Building Community One Bike At A Time

Since the election, I have been talking a lot about the need for all of us, no matter your political persuasion, to find those places and opportunities where we can each learn to better respect and bridge our differences, to recognize our common humanity, and to do what we can to make our communities, our country, and our a world a little better place. As luck would have it, what was intended as strictly a social visit with old friends the Saturday after Thanksgiving resulted in me discovering such a place.

John Anderson is a lifelong friend of mine who lives in New Jersey. While John and I don’t get to see each other as much as either of us would like, somewhat conveniently, he was in southern Vermont right after Thanksgiving, visiting his mother and other family members. So, after spending Thanksgiving at my sister’s house outside Hartford, we decided to swing by en route back home to Boston to pay a visit. After our arrival in Vermont, John’s younger sister Bonnie started telling us about a non-profit organization she started a couple of years ago, the BF Community Bike Project. She wanted to know if we would be interested in a tour. Looking for something to do on a cold, rainy afternoon, we — me, my wife, two daughters, and John — took the short drive with Bonnie up the road to nearby Bellows Falls (population 3,074). As she gave us a tour of BF Community Bike Project, it became clear that this was just the kind of grassroots community building place that we as people — as communities — as a nation — as a world — not only so desperately need, but are right there in front of us, if we look for them.

At its storefront location in downtown Bellows Falls, BF Community Bike Project provides space where community members can repair bikes, and also obtain inexpensive used bicycles. Simple and pretty straightforward right? But there’s a lot more to BF Community Bike Project than initially meets the eye. Some things are obvious — it provides easy access to a form of transportation that is both environmentally friendly and a great way to exercise — and it helps recycle old bikes so they don’t end up as landfill. In addition, if you can’t afford one of the used bikes for sale at BF Community Bike, anyone (child or adult) can earn one through “sweat equity”. This involves learning bike repair, and then using your newly acquired skills to both rehab your soon to be acquired “vehicle”, and maintain it at low cost after you own it. Particularly for those who are poor, earning a bike is a nice alternative to the classic “hand out”, helping them build skills, while providing a feeling of accomplishment, dignity, and self-worth, and meeting one of BF Community Bike’s objectives of providing inexpensive transportation alternatives.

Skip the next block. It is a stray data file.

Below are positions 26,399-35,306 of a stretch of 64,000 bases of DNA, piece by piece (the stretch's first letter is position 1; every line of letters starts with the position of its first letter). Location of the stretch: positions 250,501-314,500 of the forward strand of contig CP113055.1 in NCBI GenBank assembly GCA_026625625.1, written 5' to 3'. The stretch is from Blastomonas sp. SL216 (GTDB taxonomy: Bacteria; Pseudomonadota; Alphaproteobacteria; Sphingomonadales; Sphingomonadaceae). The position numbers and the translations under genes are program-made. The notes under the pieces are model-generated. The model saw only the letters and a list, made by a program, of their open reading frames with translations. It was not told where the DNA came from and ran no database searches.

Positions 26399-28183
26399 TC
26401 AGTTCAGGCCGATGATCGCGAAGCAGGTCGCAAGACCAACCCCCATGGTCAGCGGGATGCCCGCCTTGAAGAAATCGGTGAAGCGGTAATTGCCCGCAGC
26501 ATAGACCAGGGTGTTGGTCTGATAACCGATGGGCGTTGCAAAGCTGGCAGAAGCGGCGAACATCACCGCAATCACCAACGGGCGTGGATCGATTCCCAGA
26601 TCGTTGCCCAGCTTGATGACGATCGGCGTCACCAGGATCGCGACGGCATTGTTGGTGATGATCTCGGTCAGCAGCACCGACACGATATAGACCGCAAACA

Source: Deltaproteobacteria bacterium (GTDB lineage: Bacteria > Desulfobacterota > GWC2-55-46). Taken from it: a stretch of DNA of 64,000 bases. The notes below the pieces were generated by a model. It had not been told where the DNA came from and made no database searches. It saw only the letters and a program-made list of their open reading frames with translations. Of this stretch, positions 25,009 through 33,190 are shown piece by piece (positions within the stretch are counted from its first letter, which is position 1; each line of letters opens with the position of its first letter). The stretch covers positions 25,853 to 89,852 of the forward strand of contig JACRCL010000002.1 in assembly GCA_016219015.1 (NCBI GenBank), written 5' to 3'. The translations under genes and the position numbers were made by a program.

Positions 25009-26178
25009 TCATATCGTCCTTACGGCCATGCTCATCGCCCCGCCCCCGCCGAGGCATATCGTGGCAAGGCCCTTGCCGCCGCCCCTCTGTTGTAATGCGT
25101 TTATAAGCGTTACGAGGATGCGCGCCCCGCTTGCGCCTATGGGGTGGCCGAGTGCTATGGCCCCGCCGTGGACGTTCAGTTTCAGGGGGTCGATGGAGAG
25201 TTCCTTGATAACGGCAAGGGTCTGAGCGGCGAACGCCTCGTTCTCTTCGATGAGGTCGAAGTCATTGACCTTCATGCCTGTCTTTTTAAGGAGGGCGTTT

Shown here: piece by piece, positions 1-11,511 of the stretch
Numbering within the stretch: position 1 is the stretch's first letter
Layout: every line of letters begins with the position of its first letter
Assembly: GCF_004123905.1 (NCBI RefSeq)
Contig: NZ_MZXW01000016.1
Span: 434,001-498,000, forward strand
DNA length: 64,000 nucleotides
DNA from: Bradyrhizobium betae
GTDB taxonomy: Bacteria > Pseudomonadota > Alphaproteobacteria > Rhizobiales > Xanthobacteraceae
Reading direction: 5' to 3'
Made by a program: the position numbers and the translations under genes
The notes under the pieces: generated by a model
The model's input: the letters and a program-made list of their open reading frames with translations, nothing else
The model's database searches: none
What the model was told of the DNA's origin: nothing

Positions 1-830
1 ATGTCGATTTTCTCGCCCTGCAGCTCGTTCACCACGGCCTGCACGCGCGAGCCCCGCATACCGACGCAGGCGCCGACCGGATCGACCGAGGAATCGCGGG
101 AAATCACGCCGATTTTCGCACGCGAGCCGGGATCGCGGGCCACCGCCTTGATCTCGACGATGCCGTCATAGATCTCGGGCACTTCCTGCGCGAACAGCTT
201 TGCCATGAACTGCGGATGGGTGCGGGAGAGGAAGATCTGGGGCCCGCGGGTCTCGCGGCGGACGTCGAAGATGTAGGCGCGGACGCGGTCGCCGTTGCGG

All of these things in and of themselves are wonderful — but here is the real magic of the place. By creating a place in the community where everyone can come together to work on bikes — a seemingly simple and straightforward proposition — BF Community Bike Project provides a community gathering place for people from all walks of life — rich, poor, middle class, children, adults, those with a myriad of life challenges, and those for whom life has been relatively trouble free — to come together and work together on a common task, allowing them to get to know, respect, and support each other, and to also recognize and celebrate each other’s gifts, and the common humanity we all share. This bringing together of community members to work on a level playing field in a very natural way, ensures that those living at life’s margins — the poor, the homeless, and others — have a place they can go to that provides them a sense of dignity, respect, and belonging to the larger community, while just as importantly (and maybe more so) provides a place that people like me (white, privileged, middle class), are forced to get off our high horses and realize we have a lot to learn from those we consider “less fortunate”. And frankly, this somewhat subversive form of community building, is in many ways a much more organic and better way of us bridging our differences then the classic “let’s all get together and talk things out” at a community meeting, which often results in a lot of talk and not much else.

A Different Kind of “Giving Back”

What I also love about BF Community Project is that as a 501©3 nonprofit, it is technically a charity, it provides an experience for many individuals of my ilk that is very different from our typical charity work, which usually consists of us helping those “less privileged”, allowing us to feel good (and yes sometimes a bit smug), give ourselves a pat on our back, and tell ourselves that we are generous and wonderful people while those less fortunate thank us profusely for being so selfless. BF Community Bike Project provides a fundamentally different experience — a place where everyone is equal, everyone contributes on an even playing field, where you develop relationships with people from walks of life you may not typically encounter, and where everyone learns from one another. While there is nothing wrong with helping out those who are traditionally considered “less privileged”, BF Community Project is the kind of place that really and truly can make you a better person, in a way that typical charity work often cannot.